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The Cello Suites: Inspired by Bach Import

4.5 out of 5 stars 76 customer reviews

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Audio CD, Import, February 17, 1998
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Editorial Reviews

Product Description

MA YO-YO THE CELLO SUITES

Amazon.com

Though they were long misunderstood as mere technical hurdles, Bach's six suites for unaccompanied cello are among those rare works of music that offer inexhaustible rewards for performer and listener alike. Yo-Yo Ma gave a pathbreaking account of the suites back in the '80s (Suites for Unaccompanied Cello ) but returns to them here impelled by a unique and interdisciplinary approach. For this project, Ma engaged the talents of artists in different fields--ranging from a landscape artist to a Kabuki actor and figure skaters--to produce six short films as a visual correlative for the highly distinctive character of each suite. While the success of the films in illuminating Bach's creativity is decidedly uneven, Ma brings the music itself to life with a searing, quasi-vocal eloquence. His interpretations are probing, characterized by imaginative bowing and attention to the spacious architecture of Bach's score. This is especially clear in Ma's preference for broad, expansive tempos and patient spinning of filigreed detail. True, the generally Romantic cast of his conception can seem overdone and exaggerated in statement, as if Ma is more intent on overlaying his own personality on the discipline of the music. But the prayerful, meditative concentration he brings to the Sarabandes--listen to the single-lined, anguished tone painting in Suite 5--is utterly convincing. There is a sense of profound introspection here, while in the Sarabande of Suite 6 Ma's phrasing suggests we are in the same spiritual terrain as Beethoven's late quartets. Yet there is no lack of blistering energy and extroverted high spirits in some of the more overtly dance-oriented movements. While purists may complain of distortion in these accounts, Ma once again proves he has something vital to say with this music. --Thomas May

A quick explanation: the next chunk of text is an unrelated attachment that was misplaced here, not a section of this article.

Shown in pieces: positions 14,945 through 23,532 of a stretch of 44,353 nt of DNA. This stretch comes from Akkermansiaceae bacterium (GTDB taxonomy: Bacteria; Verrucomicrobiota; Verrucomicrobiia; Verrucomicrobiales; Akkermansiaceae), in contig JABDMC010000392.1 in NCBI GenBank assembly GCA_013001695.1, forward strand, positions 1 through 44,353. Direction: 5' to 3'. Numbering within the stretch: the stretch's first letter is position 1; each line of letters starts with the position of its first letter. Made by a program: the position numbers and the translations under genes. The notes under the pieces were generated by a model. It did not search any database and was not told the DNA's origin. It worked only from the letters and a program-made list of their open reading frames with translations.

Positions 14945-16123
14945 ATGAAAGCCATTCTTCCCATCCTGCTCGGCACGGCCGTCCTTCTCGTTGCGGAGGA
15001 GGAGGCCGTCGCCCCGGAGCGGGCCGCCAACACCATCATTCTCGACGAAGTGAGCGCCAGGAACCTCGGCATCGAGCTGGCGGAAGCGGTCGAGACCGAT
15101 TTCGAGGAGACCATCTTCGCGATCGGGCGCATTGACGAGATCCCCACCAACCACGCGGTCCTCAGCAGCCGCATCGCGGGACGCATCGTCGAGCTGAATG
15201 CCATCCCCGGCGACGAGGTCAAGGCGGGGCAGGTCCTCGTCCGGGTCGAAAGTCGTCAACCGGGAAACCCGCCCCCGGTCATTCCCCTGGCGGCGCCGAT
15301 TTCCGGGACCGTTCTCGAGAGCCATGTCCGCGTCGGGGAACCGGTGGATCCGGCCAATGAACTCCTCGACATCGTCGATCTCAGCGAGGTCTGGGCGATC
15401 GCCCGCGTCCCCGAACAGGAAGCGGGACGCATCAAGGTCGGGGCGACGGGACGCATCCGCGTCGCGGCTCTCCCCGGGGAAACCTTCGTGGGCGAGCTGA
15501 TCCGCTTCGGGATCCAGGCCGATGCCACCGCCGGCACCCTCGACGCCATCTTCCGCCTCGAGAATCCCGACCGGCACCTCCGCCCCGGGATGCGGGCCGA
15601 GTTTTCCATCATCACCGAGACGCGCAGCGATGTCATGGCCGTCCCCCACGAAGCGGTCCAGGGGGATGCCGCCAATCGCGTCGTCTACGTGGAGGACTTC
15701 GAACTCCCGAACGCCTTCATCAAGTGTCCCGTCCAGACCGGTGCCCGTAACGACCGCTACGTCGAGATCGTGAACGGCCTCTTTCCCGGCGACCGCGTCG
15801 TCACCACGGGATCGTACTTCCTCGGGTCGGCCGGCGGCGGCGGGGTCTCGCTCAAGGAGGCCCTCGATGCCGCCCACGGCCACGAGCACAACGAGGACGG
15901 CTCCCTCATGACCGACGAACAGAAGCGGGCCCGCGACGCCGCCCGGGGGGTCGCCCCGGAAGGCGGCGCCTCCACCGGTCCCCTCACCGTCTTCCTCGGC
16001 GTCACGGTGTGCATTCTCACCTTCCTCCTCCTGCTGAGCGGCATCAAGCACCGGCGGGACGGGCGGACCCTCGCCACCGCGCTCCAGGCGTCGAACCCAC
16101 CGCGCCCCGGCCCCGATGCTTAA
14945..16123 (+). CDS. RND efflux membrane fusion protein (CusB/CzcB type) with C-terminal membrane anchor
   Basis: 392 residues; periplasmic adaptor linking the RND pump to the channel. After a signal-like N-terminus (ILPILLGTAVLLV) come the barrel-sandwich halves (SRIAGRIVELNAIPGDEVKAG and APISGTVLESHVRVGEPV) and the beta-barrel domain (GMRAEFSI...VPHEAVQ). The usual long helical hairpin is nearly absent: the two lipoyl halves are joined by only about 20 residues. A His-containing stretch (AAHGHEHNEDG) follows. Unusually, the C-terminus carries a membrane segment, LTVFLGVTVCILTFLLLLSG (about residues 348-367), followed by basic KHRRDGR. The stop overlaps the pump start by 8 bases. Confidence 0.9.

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Product Details

  • Performer: Yo-Yo Ma
  • Composer: Johann Sebastian Bach
  • Audio CD (February 17, 1998)
  • SPARS Code: DDD
  • Number of Discs: 2
  • Format: Import
  • Label: Sony Classical
  • Run Time: 143 minutes
  • ASIN: B0000029YB
  • Average Customer Review: 4.5 out of 5 stars  See all reviews (76 customer reviews)
  • Amazon Best Sellers Rank: #136,501 in Music (See Top 100 in Music)

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Customer Reviews

Top Customer Reviews

By P. Rah on January 25, 2001
Format: Audio CD
Bach's suites for cello are a must for any music lover. Like all of Bach's music it has an enlightening quality and Ma's performance of these suites is simply stunning. He throws the stylistic dogma that bitterly divides people out the window and shares his feelings about the music with us. Many people who have reviewed this set have complained about a lack of rhythmic drive and thrust in some suites, but I don't think that Ma is being slack about rhythm at all. If one listens carefully enough, one will hear that the cellist has a drive which makes absolute sense rhythmically.